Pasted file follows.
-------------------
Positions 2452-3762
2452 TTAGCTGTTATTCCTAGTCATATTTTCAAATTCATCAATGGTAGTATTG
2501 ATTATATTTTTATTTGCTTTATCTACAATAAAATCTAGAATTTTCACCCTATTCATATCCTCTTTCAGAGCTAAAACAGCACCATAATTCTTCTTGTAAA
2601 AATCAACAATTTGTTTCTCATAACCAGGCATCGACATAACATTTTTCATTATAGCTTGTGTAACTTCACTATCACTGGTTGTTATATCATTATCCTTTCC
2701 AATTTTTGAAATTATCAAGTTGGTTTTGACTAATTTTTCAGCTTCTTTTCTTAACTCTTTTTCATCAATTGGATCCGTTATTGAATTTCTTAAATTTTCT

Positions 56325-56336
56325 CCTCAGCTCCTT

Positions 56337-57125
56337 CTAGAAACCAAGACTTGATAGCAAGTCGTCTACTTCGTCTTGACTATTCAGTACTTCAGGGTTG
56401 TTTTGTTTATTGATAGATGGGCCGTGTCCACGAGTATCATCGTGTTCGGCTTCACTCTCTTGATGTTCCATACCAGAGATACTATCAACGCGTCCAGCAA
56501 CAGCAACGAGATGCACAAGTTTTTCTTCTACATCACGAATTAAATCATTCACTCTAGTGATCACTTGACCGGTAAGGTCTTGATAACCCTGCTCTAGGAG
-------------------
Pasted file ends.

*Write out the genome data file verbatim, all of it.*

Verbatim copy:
Positions 2452-3762
2452 TTAGCTGTTATTCCTAGTCATATTTTCAAATTCATCAATGGTAGTATTG
2501 ATTATATTTTTATTTGCTTTATCTACAATAAAATCTAGAATTTTCACCCTATTCATATCCTCTTTCAGAGCTAAAACAGCACCATAATTCTTCTTGTAAA
2601 AATCAACAATTTGTTTCTCATAACCAGGCATCGACATAACATTTTTCATTATAGCTTGTGTAACTTCACTATCACTGGTTGTTATATCATTATCCTTTCC
2701 AATTTTTGAAATTATCAAGTTGGTTTTGACTAATTTTTCAGCTTCTTTTCTTAACTCTTTTTCATCAATTGGATCCGTTATTGAATTTCTTAAATTTTCT

Positions 56325-56336
56325 CCTCAGCTCCTT

Positions 56337-57125
56337 CTAGAAACCAAGACTTGATAGCAAGTCGTCTACTTCGTCTTGACTATTCAGTACTTCAGGGTTG
56401 TTTTGTTTATTGATAGATGGGCCGTGTCCACGAGTATCATCGTGTTCGGCTTCACTCTCTTGATGTTCCATACCAGAGATACTATCAACGCGTCCAGCAA
56501 CAGCAACGAGATGCACAAGTTTTTCTTCTACATCACGAATTAAATCATTCACTCTAGTGATCACTTGACCGGTAAGGTCTTGATAACCCTGCTCTAGGAG